It’s Saturday evening and the talent show is about to begin. The first act is a series of Irish jokes about lazy, stupid, drunken Irishmen, delivered with an exaggerated mock Irish accent. All around us there is laughter and applause. Where are we? The 2006 Southern Appalachian Yearly Meeting (SAYMA).
Yes, we were shocked too. We quickly went to find the two Friends whose interest group on racism we had attended. The four of us then took the stage to share our concerns about both the racist jokes and the positive response from the audience. It wasn’t easy to stand up in front of 200 Quakers and name what was happening. It’s never easy to challenge the status quo. But in a Quaker gathering whose purpose was to reflect on our Testimonies of Equality, Peace, Integrity, Community, and Simplicity—how could we have done otherwise?
It was heartening to be met with applause. In the remaining hours of the gathering, 50 to 60 people thanked us for speaking up.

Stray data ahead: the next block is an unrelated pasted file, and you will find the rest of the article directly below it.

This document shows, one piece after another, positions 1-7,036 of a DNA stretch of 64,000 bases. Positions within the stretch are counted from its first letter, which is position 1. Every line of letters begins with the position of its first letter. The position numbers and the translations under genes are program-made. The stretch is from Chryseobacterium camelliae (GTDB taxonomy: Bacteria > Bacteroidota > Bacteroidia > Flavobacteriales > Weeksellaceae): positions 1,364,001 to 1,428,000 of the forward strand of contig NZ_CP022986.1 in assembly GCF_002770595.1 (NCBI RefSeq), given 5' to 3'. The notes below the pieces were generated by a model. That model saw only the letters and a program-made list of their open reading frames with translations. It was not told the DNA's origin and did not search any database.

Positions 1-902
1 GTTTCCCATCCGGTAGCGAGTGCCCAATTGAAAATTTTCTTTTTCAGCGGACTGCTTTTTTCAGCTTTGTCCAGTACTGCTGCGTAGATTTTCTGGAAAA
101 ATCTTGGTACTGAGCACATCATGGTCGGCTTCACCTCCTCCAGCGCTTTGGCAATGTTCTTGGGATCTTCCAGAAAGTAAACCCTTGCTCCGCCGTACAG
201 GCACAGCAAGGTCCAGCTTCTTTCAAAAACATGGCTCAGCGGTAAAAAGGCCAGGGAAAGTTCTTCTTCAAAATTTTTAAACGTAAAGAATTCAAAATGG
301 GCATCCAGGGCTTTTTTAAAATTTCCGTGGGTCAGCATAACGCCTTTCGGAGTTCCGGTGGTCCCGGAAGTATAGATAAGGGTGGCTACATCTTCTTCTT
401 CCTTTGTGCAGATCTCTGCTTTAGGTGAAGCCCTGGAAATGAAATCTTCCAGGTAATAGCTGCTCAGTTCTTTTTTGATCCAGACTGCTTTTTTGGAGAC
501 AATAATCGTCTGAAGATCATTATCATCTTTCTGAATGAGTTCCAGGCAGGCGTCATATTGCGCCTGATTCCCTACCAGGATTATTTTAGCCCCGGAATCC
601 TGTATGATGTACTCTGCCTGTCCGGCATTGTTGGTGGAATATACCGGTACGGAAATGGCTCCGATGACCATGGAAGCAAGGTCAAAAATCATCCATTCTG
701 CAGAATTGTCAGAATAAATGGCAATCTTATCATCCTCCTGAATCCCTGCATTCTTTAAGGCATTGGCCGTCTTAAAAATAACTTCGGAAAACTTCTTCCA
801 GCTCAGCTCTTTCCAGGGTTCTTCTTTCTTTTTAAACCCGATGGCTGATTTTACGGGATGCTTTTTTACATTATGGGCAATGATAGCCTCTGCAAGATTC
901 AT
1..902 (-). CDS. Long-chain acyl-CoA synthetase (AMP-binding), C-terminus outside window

Suddenly, SAYMA was buzzing. The overwhelmingly positive response to our challenge from so many people, asking so many questions, came as a complete surprise to us. We were approached on the stairs, in the bathroom, in the line for food, in the shower, everywhere!
People wanted to talk about what had happened and what we had said. Some had felt uncomfortable about the jokes and unsure why. Others were clear that they were racist but didn’t feel able to say so. Some felt embarrassed that it had fallen to visitors to speak up for them. Others commended our courage to speak up. One or two didn’t understand what the fuss was about. We could see some people visibly recoiling from what appeared uncomfortable, unsafe, and messy.
Early Quakers adopted the Testimonies "as witness to a divinely inspired view of society, and so against any action, personal, social, or international that in any way diminishes human beings." They had a vision of a better world that many were prepared to live by, knowing it would cost them to do so. Yet we heard one Friend at SAYMA refer to Quakers as "harmless."
What has happened over the last 350 years that our testimonies changed from being an active challenge to society into a harmless, comfortable armchair? Why did so many people feel it took courage to stand up and speak out? Why did we feel afraid to speak from our testimonies at a Quaker gathering convened to reflect on them? Why were so many people relieved when we did?